6 February 2015

Why Margaret Thatcher and Ronald Reagan were right


It is more than a decade since Ronald Reagan passed away in 2004, and nearly two years since the death of Margaret Thatcher in 2013. Both were towering figures who transformed their countries and the world for the better. The Iron Lady and the Gipper were united in a firm belief that decline was not inevitable, and that economic freedom and individual liberty were the driving forces of prosperity. They were ideological soul mates who shared a common vision for the West, and a faith in the power of markets over the heavy hand of big government. Reagan and Thatcher were also outsiders, genuine grassroots politicians who were treated with mistrust by the ruling political elites of the Republican and Conservative Parties.

The Thatcher-Reagan revolution of the 1980s demonstrated that taxes can be cut, government spending reined in, and the frontiers of the welfare state rolled back, while strengthening national defence and projecting power and strength on the world stage. They showed it was possible to reduce the size of the state and challenge the devastating culture of dependency that had ballooned in the 1960s and 1970s. Thatcher and Reagan restored faith in capitalism at a time when it was being challenged all over the globe.

It is hard to imagine today that just a generation ago Britain was mocked as ‘the sick man of Europe,’ a basket case practically on its death bed after years of Socialist misrule. A great nation that had once held sway over a quarter of the globe was forced to go cap in hand to the IMF for a loan. Britain’s reputation was so humiliating that it was officially classified by the European Council in 1979 as “a less prosperous” country, the equivalent of modern-day Greece. Britain’s GDP per capita ranked 7th out of the nine members of the European Economic Community. Output per head was 50 percent lower in Britain than it was in Germany and France.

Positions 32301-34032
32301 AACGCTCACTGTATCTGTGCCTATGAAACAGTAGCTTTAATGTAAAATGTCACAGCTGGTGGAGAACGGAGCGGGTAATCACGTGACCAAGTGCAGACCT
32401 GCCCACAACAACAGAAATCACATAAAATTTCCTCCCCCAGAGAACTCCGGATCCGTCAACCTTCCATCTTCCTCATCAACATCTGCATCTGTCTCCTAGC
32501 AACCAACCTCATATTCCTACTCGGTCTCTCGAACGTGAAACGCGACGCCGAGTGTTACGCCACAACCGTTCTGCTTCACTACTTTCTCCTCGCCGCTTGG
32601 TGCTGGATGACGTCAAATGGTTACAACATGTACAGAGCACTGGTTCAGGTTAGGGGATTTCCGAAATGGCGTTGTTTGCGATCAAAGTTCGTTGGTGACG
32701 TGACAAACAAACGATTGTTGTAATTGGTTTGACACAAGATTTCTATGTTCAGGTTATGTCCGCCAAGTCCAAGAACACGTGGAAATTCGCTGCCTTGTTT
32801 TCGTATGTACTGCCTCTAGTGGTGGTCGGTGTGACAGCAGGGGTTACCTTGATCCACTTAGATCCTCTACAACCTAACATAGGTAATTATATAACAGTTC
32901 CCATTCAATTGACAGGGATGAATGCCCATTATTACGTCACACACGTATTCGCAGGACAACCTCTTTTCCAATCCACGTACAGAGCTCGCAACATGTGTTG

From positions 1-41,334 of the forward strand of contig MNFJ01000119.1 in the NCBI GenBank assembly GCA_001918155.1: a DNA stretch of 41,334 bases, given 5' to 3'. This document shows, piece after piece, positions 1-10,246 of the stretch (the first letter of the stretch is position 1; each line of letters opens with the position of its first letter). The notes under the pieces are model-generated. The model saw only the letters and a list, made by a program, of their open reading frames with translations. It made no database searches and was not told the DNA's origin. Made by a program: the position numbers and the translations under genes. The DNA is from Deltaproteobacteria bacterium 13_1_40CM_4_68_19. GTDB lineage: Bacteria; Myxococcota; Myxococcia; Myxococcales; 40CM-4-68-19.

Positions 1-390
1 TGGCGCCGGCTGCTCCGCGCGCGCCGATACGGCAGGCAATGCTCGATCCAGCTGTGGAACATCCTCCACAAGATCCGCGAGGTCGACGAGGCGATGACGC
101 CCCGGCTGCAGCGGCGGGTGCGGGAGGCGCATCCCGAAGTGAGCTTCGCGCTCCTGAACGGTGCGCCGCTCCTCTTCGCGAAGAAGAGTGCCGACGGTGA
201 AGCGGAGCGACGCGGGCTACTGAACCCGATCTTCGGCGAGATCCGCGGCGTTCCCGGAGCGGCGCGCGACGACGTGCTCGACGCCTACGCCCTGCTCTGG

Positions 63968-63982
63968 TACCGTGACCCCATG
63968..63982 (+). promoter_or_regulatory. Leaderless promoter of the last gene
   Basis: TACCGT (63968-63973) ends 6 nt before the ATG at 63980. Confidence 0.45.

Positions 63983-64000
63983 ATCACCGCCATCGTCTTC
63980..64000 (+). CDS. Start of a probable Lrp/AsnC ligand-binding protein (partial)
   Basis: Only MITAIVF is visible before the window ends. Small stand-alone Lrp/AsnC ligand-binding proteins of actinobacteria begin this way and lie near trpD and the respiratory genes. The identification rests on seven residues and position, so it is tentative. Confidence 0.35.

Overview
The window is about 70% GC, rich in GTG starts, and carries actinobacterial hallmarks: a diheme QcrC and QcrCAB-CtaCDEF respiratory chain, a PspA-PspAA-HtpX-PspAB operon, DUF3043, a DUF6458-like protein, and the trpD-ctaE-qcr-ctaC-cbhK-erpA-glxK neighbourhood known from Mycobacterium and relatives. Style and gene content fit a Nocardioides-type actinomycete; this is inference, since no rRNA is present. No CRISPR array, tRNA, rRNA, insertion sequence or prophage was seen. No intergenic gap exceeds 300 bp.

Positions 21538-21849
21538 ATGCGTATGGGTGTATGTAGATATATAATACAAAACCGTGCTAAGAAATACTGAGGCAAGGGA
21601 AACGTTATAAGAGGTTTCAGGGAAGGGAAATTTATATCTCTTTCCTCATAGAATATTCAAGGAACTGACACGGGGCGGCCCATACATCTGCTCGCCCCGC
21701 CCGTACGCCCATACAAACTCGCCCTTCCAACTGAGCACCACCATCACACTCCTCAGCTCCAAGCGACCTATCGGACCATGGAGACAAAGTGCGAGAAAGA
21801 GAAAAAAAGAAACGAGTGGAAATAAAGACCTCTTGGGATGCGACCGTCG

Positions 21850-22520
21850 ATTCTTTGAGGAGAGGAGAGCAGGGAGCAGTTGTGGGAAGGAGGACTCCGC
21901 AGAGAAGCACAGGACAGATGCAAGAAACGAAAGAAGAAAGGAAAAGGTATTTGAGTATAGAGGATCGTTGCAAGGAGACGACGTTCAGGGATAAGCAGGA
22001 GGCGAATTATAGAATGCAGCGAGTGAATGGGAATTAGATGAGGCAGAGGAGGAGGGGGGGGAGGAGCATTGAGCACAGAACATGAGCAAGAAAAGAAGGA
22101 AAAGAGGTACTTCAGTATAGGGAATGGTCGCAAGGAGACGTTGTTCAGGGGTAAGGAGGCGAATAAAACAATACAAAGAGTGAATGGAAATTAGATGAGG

The economic turnaround under Margaret Thatcher from 1979 to 1990 was simply stunning, with Britain enjoying its longest period of sustained economic growth since the Second World War. In her first four years in office, 10,000 small businesses were created, and 750,000 new jobs added between 1983 and 1991. Government bureaucracy was dramatically reduced, with the civil service cut by more than a fifth. As Thatcher put it in an interview with Newsweek soon after leaving office, “I set out to destroy socialism because I felt it was at odds with the character of the people. We were the first country in the world to roll back the frontiers of socialism, then roll forward the frontiers of freedom.”

Britain’s rate of growth had already outpaced that of her European competitors by the mid-1980s, and had risen faster than that of Japan, the economic powerhouse of the Far East. Inflation fell from more than 20 percent in the late 1970s to just four percent by 1983. Millions of new shareholders were created in a wave of privatization, the biggest and most ambitious of its kind in the history of the world, resulting in a huge transfer of employees from the public to the private sector – equivalent to the population of a medium-size country in Europe. Between 1979 and 1988, no less than eighteen state-run enterprises were handed back to the British people.